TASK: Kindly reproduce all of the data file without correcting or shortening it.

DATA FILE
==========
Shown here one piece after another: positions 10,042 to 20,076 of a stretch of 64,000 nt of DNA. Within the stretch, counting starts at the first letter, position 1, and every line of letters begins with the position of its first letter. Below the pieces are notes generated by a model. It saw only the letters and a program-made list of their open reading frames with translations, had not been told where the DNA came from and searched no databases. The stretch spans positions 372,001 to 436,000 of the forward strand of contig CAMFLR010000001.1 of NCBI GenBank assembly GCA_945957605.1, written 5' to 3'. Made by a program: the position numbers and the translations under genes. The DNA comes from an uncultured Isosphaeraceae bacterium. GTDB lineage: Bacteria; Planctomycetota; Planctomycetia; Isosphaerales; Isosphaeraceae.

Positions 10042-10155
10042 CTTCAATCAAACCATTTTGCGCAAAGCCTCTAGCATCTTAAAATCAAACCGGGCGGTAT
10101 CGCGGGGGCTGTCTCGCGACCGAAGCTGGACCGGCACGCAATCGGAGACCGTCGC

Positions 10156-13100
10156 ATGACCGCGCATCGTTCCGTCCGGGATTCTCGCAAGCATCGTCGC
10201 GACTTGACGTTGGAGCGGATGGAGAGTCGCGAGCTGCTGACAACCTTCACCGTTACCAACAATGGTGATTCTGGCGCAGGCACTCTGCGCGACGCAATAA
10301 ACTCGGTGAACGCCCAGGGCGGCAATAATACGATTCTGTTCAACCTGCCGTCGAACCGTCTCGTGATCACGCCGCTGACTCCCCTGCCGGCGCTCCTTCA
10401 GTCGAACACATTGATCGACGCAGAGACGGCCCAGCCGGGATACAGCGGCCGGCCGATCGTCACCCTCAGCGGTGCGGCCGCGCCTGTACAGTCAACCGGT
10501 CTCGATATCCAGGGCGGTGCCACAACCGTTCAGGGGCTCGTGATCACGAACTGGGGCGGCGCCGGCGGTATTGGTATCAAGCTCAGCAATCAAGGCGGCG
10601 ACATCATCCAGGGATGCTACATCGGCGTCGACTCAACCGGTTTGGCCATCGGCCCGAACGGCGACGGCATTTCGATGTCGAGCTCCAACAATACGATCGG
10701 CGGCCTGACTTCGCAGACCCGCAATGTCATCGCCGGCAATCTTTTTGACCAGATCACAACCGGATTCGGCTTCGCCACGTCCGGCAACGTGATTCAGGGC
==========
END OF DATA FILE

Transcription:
Shown here one piece after another: positions 10,042 to 20,076 of a stretch of 64,000 nt of DNA. Within the stretch, counting starts at the first letter, position 1, and every line of letters begins with the position of its first letter. Below the pieces are notes generated by a model. It saw only the letters and a program-made list of their open reading frames with translations, had not been told where the DNA came from and searched no databases. The stretch spans positions 372,001 to 436,000 of the forward strand of contig CAMFLR010000001.1 of NCBI GenBank assembly GCA_945957605.1, written 5' to 3'. Made by a program: the position numbers and the translations under genes. The DNA comes from an uncultured Isosphaeraceae bacterium. GTDB lineage: Bacteria; Planctomycetota; Planctomycetia; Isosphaerales; Isosphaeraceae.

Positions 10042-10155
10042 CTTCAATCAAACCATTTTGCGCAAAGCCTCTAGCATCTTAAAATCAAACCGGGCGGTAT
10101 CGCGGGGGCTGTCTCGCGACCGAAGCTGGACCGGCACGCAATCGGAGACCGTCGC

Positions 10156-13100
10156 ATGACCGCGCATCGTTCCGTCCGGGATTCTCGCAAGCATCGTCGC
10201 GACTTGACGTTGGAGCGGATGGAGAGTCGCGAGCTGCTGACAACCTTCACCGTTACCAACAATGGTGATTCTGGCGCAGGCACTCTGCGCGACGCAATAA
10301 ACTCGGTGAACGCCCAGGGCGGCAATAATACGATTCTGTTCAACCTGCCGTCGAACCGTCTCGTGATCACGCCGCTGACTCCCCTGCCGGCGCTCCTTCA
10401 GTCGAACACATTGATCGACGCAGAGACGGCCCAGCCGGGATACAGCGGCCGGCCGATCGTCACCCTCAGCGGTGCGGCCGCGCCTGTACAGTCAACCGGT
10501 CTCGATATCCAGGGCGGTGCCACAACCGTTCAGGGGCTCGTGATCACGAACTGGGGCGGCGCCGGCGGTATTGGTATCAAGCTCAGCAATCAAGGCGGCG
10601 ACATCATCCAGGGATGCTACATCGGCGTCGACTCAACCGGTTTGGCCATCGGCCCGAACGGCGACGGCATTTCGATGTCGAGCTCCAACAATACGATCGG
10701 CGGCCTGACTTCGCAGACCCGCAATGTCATCGCCGGCAATCTTTTTGACCAGATCACAACCGGATTCGGCTTCGCCACGTCCGGCAACGTGATTCAGGGC